Posts Categorized: Reviews

The Mirror Empire by Kameron Hurley

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Kameron Hurley wrote a book called God’s War. It won her the 2011 Sydney J. Bounds Award for Best Newcomer, presented by the British Fantasy Society, and the 2011 Kitschies for Best Debut Novel. It was also nominated for the Arthur C. Clarke Award, the British Science Fiction Award, the Nebula award, shortlisted for a Locus Award for Best… Read more »

Smiler’s Fair by Rebecca Levene

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Let me know if you’ve heard this story before. A god is reborn in the form of a human child. This child is destined to change the world, to restore everything to balance. The child’s father, the King, wants to kill him because the prophecy threatens his rule. But the child’s mother wants to protect him,… Read more »

At Tor.com: A Review of The Quick by Lauren Owen

The Quick

Tor.com asked me to review The Quick by Lauren Owen. It’s one of those books that seems to come around once a year that’s trying to be both core genre and core literary at the same time. Other past entrants include Justin Cronin’s The Passage, Elizabeth Kostovo’s The Historian, and Donna Tartt’s The Secret History. Like… Read more »

Recently Read Books and My Thoughts

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Prince of Fools by Mark Lawrence Running concurrently with the Broken Empire Trilogy that Lawrence ended last year, Prince of Fools follows Prince Jalan Kendeth from Roma to the frozen North. His grandmother is the Red Queen, who we see just a bit of in the previous trilogy. At the queen’s side is the Silent… Read more »

Art of John Harris by er… John Harris

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We’re often told “Don’t judge a book by its cover”. While it’s certainly true, there are a handful of artists whose artwork has had me pick up books off the shelf time and time again. John Harris is one such artist, whose work has graced the covers of such books as Ender’s Game and Old… Read more »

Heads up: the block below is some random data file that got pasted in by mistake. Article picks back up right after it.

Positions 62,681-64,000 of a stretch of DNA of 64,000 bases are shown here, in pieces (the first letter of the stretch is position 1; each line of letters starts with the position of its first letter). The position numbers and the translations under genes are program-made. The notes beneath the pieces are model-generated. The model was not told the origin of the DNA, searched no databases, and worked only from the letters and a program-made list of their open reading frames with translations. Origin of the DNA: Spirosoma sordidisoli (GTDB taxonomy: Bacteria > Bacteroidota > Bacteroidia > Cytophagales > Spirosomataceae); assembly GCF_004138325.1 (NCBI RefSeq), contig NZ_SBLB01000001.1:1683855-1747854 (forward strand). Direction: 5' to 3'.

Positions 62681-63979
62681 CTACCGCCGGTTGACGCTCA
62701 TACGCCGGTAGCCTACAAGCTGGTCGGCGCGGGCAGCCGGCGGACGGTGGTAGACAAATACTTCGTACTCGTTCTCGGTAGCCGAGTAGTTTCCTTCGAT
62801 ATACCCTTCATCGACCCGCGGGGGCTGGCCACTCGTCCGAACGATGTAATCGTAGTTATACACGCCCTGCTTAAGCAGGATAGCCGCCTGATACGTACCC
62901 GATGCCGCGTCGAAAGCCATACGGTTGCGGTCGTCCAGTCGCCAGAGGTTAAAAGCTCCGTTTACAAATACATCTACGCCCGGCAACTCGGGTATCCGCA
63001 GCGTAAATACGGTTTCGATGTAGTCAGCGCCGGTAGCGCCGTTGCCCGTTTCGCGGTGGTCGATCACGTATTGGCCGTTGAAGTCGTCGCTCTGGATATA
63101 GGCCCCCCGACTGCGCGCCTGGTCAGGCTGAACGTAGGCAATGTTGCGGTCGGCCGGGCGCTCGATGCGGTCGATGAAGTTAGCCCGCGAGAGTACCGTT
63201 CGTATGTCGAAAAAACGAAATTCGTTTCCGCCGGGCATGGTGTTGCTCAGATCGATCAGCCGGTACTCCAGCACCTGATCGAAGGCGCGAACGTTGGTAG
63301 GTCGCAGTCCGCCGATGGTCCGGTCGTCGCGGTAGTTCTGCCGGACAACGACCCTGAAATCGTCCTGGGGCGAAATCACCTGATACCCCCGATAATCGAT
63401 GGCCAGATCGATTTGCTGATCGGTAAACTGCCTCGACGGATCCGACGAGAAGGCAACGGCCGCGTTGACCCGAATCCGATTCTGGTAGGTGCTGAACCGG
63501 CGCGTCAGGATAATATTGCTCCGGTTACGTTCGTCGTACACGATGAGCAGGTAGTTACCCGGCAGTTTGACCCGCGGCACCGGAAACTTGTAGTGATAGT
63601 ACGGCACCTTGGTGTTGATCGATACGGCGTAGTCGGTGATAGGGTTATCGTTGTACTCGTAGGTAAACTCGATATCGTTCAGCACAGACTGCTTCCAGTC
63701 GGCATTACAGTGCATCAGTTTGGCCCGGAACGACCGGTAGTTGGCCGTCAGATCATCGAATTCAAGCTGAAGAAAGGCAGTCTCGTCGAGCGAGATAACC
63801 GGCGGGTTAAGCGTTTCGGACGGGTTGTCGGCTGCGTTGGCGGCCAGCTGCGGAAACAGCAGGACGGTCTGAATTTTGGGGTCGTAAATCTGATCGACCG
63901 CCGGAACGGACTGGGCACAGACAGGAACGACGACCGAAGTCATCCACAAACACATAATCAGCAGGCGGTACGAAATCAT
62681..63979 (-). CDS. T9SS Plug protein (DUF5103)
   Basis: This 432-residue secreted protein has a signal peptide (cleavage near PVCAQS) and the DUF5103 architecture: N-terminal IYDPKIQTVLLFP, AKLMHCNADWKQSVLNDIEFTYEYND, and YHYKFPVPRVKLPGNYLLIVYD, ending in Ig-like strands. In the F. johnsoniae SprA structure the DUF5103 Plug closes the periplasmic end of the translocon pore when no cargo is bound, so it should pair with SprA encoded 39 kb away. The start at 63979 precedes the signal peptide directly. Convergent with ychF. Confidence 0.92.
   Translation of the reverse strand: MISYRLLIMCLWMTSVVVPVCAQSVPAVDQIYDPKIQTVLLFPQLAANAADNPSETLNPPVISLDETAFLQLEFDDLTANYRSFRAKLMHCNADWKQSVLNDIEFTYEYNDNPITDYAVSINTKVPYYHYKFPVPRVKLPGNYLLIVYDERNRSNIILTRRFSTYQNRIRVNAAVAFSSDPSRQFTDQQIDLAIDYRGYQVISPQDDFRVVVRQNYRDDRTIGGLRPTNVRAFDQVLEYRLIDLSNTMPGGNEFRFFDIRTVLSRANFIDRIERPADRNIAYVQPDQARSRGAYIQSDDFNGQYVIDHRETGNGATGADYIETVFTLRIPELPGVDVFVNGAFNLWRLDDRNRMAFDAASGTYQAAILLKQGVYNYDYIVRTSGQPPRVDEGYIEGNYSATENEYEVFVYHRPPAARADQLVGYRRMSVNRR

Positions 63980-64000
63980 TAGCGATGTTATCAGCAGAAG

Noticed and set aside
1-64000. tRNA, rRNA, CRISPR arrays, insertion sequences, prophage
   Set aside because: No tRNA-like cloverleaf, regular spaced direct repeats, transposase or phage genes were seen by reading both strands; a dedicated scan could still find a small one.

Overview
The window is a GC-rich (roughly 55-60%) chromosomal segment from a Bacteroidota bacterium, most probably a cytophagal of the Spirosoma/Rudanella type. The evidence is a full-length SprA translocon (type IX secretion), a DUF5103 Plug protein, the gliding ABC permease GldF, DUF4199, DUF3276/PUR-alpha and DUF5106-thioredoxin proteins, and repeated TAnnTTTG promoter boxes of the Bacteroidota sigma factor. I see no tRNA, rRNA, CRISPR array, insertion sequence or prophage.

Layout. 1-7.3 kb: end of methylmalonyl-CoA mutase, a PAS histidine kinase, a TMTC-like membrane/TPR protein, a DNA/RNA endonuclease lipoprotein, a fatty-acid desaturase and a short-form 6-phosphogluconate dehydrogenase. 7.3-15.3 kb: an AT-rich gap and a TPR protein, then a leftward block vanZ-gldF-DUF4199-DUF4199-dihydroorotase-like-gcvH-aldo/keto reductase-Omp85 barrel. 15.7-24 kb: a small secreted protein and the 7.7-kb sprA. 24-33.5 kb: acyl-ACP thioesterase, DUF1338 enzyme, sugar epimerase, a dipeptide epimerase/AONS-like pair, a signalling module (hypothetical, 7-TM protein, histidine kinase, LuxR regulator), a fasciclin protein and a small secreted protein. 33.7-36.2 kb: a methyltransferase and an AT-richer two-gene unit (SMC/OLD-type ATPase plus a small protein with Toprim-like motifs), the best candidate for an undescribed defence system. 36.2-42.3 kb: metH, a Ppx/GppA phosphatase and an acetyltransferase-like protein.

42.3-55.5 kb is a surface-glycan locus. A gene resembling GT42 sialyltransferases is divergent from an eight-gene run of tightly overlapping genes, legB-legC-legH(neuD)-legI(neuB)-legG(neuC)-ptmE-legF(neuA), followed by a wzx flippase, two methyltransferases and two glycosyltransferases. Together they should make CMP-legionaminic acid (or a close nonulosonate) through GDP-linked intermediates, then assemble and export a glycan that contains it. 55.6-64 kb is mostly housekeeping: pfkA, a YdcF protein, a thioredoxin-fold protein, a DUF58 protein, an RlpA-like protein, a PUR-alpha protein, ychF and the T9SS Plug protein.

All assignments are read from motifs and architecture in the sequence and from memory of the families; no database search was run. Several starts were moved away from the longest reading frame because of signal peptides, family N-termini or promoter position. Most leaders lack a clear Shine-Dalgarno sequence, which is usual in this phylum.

Thief’s Magic by Trudi Canavan

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It says it right on the cover of the Thief’s Magic advanced review copy that Trudi Canavan has sold two million books worldwide—which is roughly 1/50th of the Super Bowl’s audience, or about 100 times the audience of a moderately successful debut novel. You might think that’s a common level of success. It isn’t. It’s… Read more »

Review Collage!

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Edge of Tomorrow by Hiroshi Sakurazaka Retitled to coincide with the film release, Edge of Tomorrow was originally known as All You Need is Kill, which, as far as I’m concerned, is a much more powerful appellation. The world Sakurazaka imagines is one where an alien race has invaded via nanobot proxies to terraform the… Read more »

Not-Reviews: Sworn in Steel and Crimson Campaign

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Technically speaking, I read both of these books last summer. Even then Sworn in Steel and The Crimson Campaign were polished, technically sound, and absolute blasts to read from start to finish. Jealous? You should be. With these books Douglas Hulick and Brian McClellan go from debut authors to professionals with careers ahead of them. Of course, I… Read more »

Necromancer Lawyers and the Existential Dread of Privilege

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Fantasy, we’re told, is escapist. Moribund. Dragons and rakshasa and princesses in tall towers providing a sumptuous divertissement from quotidian banality. Fantasy is junk food for those unwilling or unable to digest the dense virtuosity of Joyce or Faulkner. Urban fantasy, the trenchcoat-wearing, revolver-toting ghetto of magical PIs and shapeshifter femmes fatales, is even less… Read more »

The Three by Sarah Lotz

There’s horror and then there’s horror. By that I mean there are novels that fit within the horror genre, with overt applications of “scary” and “suspenseful”, and then there are novels that are generally horrifying, with an ability to elicit dread from a reader. It is the latter category that Sarah Lotz’s first solo novel,… Read more »